A post that everybody should read over at Knowledge Problem in which Lynne Kiesling moves from behavioral economics to the design of fixed price default contracts in electricity markets to a Hayekian critique of the Sunstein-Thaler libertarian paternalist program to the following closing paragraph:
In devising OIRA policy I’d like to hear Sunstein invoke another of his former Chicago colleagues, Ronald Coase, and state that in promoting and facilitating open, transparent markets, the most important role of economic regulatory policy is to reduce the transaction costs that prevent private parties from engaging in mutually-beneficial exchange. That means using OIRA to evaluate the entry barriers and other transaction costs that federal regulation can create. OIRA does cover other areas of regulatory policy where the ideas of transaction costs are not as strictly relevant, but thinking in terms of reciprocal benefit, reducing transaction costs, and the alignment of, for example, environmental and economic incentives through the reduction of transaction costs and better-defined property rights transcends economic regulation.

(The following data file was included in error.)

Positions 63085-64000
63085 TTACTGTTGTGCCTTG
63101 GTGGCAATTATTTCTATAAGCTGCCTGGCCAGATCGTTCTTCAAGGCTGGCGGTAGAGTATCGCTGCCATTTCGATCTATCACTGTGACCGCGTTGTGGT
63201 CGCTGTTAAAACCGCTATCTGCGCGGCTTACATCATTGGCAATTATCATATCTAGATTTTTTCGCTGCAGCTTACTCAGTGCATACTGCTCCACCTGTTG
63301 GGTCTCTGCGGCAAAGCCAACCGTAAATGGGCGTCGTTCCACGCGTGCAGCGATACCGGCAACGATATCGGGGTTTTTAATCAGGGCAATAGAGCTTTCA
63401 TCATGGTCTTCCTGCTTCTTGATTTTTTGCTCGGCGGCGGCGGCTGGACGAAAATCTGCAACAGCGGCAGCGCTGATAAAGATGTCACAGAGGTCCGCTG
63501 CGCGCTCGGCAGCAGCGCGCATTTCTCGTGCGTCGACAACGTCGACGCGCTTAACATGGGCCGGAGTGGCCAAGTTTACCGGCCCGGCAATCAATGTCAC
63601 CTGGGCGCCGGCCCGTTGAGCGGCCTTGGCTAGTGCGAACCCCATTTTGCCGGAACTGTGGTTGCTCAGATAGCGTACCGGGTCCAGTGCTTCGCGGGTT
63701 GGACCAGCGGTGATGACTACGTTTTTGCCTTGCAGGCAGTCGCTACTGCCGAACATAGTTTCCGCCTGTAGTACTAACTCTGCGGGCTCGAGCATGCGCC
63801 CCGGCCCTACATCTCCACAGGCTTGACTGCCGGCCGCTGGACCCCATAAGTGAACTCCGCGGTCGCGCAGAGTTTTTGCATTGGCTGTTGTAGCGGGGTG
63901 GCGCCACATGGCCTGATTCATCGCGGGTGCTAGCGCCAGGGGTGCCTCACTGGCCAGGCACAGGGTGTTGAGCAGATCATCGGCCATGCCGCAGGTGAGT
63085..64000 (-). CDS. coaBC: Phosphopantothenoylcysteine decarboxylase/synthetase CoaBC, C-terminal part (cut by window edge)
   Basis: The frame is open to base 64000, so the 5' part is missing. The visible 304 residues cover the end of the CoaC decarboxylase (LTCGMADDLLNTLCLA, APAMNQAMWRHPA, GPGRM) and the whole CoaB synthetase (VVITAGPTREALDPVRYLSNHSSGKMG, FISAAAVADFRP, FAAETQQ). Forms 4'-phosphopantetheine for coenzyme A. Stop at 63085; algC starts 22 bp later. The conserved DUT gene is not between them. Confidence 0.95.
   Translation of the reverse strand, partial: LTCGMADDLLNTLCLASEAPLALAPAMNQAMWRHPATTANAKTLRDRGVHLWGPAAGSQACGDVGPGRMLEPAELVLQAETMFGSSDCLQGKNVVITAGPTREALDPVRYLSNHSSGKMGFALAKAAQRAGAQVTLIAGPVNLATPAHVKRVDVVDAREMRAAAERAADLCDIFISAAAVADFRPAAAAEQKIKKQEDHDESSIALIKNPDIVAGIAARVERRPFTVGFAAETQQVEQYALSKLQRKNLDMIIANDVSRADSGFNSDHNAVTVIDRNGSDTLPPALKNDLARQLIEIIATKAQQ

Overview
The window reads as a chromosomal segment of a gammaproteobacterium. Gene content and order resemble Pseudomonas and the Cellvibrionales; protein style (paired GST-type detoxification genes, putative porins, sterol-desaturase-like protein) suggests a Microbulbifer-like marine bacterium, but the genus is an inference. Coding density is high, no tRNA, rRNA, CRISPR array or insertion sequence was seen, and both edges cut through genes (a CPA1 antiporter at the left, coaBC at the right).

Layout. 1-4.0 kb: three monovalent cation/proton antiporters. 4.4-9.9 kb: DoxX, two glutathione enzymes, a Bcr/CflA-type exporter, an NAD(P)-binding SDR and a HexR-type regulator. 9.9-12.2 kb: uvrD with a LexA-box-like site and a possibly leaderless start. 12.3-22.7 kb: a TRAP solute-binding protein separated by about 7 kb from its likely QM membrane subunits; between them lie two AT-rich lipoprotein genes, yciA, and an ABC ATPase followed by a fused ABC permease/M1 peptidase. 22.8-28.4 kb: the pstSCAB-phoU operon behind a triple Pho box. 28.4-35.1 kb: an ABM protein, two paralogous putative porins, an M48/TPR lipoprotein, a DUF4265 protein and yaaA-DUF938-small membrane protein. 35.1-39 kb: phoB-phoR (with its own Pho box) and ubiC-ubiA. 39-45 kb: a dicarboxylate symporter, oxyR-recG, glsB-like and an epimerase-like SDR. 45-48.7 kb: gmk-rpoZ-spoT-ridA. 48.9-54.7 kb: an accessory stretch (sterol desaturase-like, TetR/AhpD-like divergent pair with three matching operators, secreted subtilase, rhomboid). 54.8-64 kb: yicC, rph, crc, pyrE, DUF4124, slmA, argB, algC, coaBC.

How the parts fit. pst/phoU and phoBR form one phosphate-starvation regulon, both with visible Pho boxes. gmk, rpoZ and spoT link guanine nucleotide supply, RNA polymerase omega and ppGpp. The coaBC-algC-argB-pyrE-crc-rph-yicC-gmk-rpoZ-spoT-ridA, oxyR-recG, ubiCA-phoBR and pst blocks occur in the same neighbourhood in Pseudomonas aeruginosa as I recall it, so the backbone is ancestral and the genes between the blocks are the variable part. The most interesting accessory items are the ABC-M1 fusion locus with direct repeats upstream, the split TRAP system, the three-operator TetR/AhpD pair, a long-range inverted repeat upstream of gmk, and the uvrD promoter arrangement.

Its a great post with a ton of food for thought. Go read it.